A team of researchers has captured some epic footage of a sailfish hunt—from the perspective of the sailfish. The researchers from Nova Southeastern University Guy Harvey Research Institute designed a tag with high-tech sensors and a Go Pro-like video camera. After catching sailfish while fishing from Tropic Star Lodge in Panama, they tagged and released their catches. The research was initially meant to show how sailfish recovered from being caught by fishermen but instead, the researchers shifted their focus to sailfish predation.
According to the study’s authors, relatively little is known about the hunting patterns of sailfish, which are considered the fastest fish on the planet. The most commonly-known type of sailfish hunting occurs when the apex predators group up and attack baitfish, using their sharp bills to slash and stun their prey. These predation events are easily seen by people because they occur entirely at the surface level of the ocean. But the recent research looked at what happens when sailfish hunt alone.
“Most of the day they dive back and forth between the surface and the thermocline layer, where the water gets cold. The thermocline can concentrate prey that don’t want to enter the cold water, so it looks like the sailfish might be using this to its advantage,” lead author Ryan Logan told Phys.org. “Most of what you see in the videos is just a lot of blue water, but when I saw the sailfish start to swim really fast toward the surface, I knew something was up.”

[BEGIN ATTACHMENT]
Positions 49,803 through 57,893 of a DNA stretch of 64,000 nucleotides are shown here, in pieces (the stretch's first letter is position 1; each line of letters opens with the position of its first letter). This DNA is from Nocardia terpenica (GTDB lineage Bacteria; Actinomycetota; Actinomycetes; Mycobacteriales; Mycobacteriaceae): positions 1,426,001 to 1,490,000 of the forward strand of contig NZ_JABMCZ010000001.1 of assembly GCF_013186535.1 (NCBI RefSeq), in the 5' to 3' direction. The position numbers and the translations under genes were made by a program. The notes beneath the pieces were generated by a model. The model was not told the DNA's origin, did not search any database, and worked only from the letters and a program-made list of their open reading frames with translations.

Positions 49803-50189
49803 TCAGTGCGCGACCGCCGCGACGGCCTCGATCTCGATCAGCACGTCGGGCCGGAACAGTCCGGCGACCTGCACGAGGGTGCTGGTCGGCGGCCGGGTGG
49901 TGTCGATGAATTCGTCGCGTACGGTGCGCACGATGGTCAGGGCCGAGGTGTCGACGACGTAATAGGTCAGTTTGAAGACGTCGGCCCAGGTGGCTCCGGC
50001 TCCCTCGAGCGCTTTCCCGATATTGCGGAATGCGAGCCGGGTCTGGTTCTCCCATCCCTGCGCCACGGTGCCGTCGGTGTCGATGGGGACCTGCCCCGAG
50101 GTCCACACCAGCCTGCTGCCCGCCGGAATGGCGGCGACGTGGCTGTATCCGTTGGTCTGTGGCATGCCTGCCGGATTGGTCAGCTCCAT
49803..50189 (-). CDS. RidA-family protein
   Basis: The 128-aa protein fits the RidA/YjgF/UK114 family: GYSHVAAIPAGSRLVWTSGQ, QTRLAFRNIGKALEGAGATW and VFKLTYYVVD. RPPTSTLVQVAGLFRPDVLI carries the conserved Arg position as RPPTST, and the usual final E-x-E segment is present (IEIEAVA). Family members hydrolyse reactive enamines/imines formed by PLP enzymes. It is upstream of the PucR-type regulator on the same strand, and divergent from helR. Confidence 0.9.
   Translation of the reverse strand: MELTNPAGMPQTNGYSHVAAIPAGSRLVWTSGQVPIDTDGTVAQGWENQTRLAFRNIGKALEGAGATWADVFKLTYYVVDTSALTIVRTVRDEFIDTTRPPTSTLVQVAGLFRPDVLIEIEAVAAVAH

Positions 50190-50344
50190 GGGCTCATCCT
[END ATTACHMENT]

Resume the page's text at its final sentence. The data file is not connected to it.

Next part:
The researchers captured footage of a 100-pound sailfish blitzing the surface of the ocean from a depth of 200 feet in pursuit of a small tuna. The sailfish charges the tuna several times, each time splashing at the surface of the water, before successfully killing the tuna. Researchers say that the footage, along with measurements of metabolic rates of sailfish, is a step towards understanding previously unknown aspects of sailfish biology such as how often they need to eat.
“While the energetic gains from this predation event were substantial compared to what was expended during the pursuit, the amount of energy burned in search of prey over the course of the day and night was considerable,” wrote the researchers. “The approach we have taken could be used as a starting point to inform future energetic and trophic models and improve our understanding of the role of these pelagic predators in our oceans.”